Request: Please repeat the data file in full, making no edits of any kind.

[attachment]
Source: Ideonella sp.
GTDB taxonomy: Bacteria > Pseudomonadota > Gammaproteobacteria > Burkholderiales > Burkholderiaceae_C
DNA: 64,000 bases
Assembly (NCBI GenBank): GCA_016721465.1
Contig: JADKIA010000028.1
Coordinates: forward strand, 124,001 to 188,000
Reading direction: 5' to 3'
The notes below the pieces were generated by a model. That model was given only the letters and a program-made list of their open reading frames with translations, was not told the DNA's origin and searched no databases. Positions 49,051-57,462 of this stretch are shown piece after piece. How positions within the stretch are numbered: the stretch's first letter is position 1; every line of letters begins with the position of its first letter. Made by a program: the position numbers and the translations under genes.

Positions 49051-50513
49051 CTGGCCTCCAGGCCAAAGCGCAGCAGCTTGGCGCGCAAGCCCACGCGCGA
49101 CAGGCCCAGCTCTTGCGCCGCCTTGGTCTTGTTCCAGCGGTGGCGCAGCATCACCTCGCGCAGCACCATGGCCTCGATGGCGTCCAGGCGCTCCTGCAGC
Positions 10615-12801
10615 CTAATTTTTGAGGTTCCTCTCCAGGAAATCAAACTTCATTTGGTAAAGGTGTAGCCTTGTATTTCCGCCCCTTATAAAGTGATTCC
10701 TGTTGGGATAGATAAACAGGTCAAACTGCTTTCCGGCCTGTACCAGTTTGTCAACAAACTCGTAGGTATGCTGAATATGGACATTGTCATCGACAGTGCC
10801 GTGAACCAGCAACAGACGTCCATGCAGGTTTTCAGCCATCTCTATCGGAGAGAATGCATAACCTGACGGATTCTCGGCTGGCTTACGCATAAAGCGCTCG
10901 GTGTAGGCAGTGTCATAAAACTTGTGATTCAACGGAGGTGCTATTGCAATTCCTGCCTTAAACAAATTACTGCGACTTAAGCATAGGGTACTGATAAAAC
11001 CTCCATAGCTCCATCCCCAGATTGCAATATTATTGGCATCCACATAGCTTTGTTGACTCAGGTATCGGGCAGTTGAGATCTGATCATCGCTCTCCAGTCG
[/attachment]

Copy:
Source: Ideonella sp.
GTDB taxonomy: Bacteria > Pseudomonadota > Gammaproteobacteria > Burkholderiales > Burkholderiaceae_C
DNA: 64,000 bases
Assembly (NCBI GenBank): GCA_016721465.1
Contig: JADKIA010000028.1
Coordinates: forward strand, 124,001 to 188,000
Reading direction: 5' to 3'
The notes below the pieces were generated by a model. That model was given only the letters and a program-made list of their open reading frames with translations, was not told the DNA's origin and searched no databases. Positions 49,051-57,462 of this stretch are shown piece after piece. How positions within the stretch are numbered: the stretch's first letter is position 1; every line of letters begins with the position of its first letter. Made by a program: the position numbers and the translations under genes.

Positions 49051-50513
49051 CTGGCCTCCAGGCCAAAGCGCAGCAGCTTGGCGCGCAAGCCCACGCGCGA
49101 CAGGCCCAGCTCTTGCGCCGCCTTGGTCTTGTTCCAGCGGTGGCGCAGCATCACCTCGCGCAGCACCATGGCCTCGATGGCGTCCAGGCGCTCCTGCAGC
Positions 10615-12801
10615 CTAATTTTTGAGGTTCCTCTCCAGGAAATCAAACTTCATTTGGTAAAGGTGTAGCCTTGTATTTCCGCCCCTTATAAAGTGATTCC
10701 TGTTGGGATAGATAAACAGGTCAAACTGCTTTCCGGCCTGTACCAGTTTGTCAACAAACTCGTAGGTATGCTGAATATGGACATTGTCATCGACAGTGCC
10801 GTGAACCAGCAACAGACGTCCATGCAGGTTTTCAGCCATCTCTATCGGAGAGAATGCATAACCTGACGGATTCTCGGCTGGCTTACGCATAAAGCGCTCG
10901 GTGTAGGCAGTGTCATAAAACTTGTGATTCAACGGAGGTGCTATTGCAATTCCTGCCTTAAACAAATTACTGCGACTTAAGCATAGGGTACTGATAAAAC
11001 CTCCATAGCTCCATCCCCAGATTGCAATATTATTGGCATCCACATAGCTTTGTTGACTCAGGTATCGGGCAGTTGAGATCTGATCATCGCTCTCCAGTCG